Horror stories have recently surfaced involving dentists who perform unnecessary tooth extractions, unnecessary crowns, and even unnecessary oral surgeries – all to “extract” more cash from Medicaid. Helpless children are often the preferred victims of these predatory government-subsidized dentists.

“Some dentists are clearly performing unwanted and unneeded medical procedures on children without the consent of parents and bilking Medicaid for the privilege,” wrote Senator Charles Grassley (R-IA) in a June 30th memo to the Office of Inspector General.

Never make an appointment with an unknown dentist without doing some research on his reputation. Word-ofmouth recommendations can be helpful, as can Internet searches for patient reviews. You can then check up on a prospective dentist’s professional background through your state’s dental licensing agency to make sure he is in good standing.

Generic Drugs Reconsidered – JUST OUT!

The January Independent Living contained a story (“Generic vs. Name Brand Drugs”) that highlighted the cost advantages of generic over-the-counter drugs.Same active ingredients; lower price. When it comes to headache remedies, that may be all you need to know.

But you should think twice about taking generic versions of more specialized prescription drugs. Generics may well contain the same active ingredients, but that doesn’t mean they are chemically identical to the name-brand versions they purport to replicate.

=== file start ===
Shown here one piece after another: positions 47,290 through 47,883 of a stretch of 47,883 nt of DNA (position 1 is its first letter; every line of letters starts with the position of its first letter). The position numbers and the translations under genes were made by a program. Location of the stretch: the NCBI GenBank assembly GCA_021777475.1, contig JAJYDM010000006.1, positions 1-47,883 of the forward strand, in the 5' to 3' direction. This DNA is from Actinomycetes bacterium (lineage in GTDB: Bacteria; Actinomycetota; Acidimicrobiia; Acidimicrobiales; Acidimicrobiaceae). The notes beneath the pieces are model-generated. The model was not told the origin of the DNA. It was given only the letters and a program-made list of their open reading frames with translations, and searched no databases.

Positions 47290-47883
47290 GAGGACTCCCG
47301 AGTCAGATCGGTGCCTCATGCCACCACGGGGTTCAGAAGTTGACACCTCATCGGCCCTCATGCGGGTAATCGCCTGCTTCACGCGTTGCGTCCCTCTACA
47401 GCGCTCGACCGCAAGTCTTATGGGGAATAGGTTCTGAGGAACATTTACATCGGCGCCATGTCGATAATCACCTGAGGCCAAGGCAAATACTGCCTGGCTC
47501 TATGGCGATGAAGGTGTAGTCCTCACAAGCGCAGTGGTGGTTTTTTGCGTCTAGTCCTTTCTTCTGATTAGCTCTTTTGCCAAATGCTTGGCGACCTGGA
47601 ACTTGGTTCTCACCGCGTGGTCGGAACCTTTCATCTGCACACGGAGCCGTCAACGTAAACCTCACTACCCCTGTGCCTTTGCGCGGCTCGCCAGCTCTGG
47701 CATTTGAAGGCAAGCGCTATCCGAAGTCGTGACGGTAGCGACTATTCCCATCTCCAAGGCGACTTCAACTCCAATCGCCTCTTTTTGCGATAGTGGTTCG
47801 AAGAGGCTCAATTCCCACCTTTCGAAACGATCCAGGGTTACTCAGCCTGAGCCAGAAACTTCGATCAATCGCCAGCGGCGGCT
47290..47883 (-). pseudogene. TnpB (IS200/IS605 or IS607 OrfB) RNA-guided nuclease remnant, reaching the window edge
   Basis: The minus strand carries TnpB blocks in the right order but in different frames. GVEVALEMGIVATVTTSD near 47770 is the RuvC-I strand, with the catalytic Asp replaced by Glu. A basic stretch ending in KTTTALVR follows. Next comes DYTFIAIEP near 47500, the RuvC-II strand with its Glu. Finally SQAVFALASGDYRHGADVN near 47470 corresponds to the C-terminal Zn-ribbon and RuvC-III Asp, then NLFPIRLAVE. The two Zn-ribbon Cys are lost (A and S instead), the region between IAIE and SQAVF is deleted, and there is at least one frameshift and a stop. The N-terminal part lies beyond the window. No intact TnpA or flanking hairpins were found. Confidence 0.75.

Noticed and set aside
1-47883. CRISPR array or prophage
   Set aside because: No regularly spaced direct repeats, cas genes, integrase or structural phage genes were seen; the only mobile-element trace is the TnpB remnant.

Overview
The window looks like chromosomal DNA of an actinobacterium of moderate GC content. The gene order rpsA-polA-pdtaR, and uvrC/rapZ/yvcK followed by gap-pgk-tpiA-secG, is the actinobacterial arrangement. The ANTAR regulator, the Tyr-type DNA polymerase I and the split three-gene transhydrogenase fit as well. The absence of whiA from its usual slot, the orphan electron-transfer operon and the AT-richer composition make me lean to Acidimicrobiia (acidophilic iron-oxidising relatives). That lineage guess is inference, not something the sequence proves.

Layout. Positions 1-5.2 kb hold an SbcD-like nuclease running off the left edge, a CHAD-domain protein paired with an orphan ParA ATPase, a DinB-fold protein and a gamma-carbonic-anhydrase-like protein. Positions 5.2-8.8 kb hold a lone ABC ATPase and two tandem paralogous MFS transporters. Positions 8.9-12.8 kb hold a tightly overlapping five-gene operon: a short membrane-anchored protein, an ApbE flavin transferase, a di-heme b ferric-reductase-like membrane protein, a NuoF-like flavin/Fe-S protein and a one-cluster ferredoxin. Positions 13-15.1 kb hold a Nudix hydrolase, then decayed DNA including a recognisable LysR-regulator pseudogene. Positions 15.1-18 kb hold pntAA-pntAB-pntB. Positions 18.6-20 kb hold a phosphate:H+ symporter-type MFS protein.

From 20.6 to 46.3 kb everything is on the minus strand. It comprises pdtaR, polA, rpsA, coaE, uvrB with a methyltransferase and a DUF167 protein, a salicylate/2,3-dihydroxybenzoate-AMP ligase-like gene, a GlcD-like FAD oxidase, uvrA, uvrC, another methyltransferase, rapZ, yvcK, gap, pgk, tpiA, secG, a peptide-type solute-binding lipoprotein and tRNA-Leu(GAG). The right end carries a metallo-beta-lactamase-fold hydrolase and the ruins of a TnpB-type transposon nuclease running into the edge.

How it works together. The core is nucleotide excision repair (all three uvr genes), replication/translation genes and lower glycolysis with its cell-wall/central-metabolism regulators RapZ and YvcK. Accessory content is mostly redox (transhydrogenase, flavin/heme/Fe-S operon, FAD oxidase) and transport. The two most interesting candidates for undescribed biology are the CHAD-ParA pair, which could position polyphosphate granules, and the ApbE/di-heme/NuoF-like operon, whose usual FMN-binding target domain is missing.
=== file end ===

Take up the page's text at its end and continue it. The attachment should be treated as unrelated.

Generic drugs may contain different inactive ingredients than the brandname equivalents. Those inactive ingredients may become the cause of unexpected side effects.

Can a Time-Release Formula Kill You?

Many drugs work on a time-release formula. That means the drug releases into your system gradually throughout the day. The patents on time-release formulas used by pharmaceutical companies never run out. So when a generic drug manufacturer makes a similar drug, they have to come up with their own time-release formula.

They don’t even have to do clinical trials to see how it works. They only have to show that the active ingredient is bioequivalent to a mainstream drug to get a pass from the FDA. But if the time release is different, the effects of the drug could be different.

In one case, a woman taking the antidepressant drug Wellbutrin ended up on a generic version without realizing it. While on Wellbutrin, she felt great. But when her prescription was changed to a generic, she gained weight, suffered from fatigue, and struggled with insomnia.

Because her pharmacist hadn’t informed her about the switch, she didn’t realize it was the generic drug causing the problems.

Prevent Your Pharmacy from Pulling a Potentially Dangerous Prescription Switcheroo

In many states, your pharmacist can switch your prescription to a generic without telling you. In a case where you have multiple generic options for a single drug, you may be getting a completely different formula from one refill to the next. Don’t accept a generic version of a drug just because a pharmacist opted for it or your health insurance provider wants to save money. Ask your doctor about any potential downsides to a generic version of a drug he has prescribed.

Your doctor can add a “no substitutions” order to your prescription. This will protect you from unexpected changes at the pharmacy.

FREE Report. How to survive a major power outage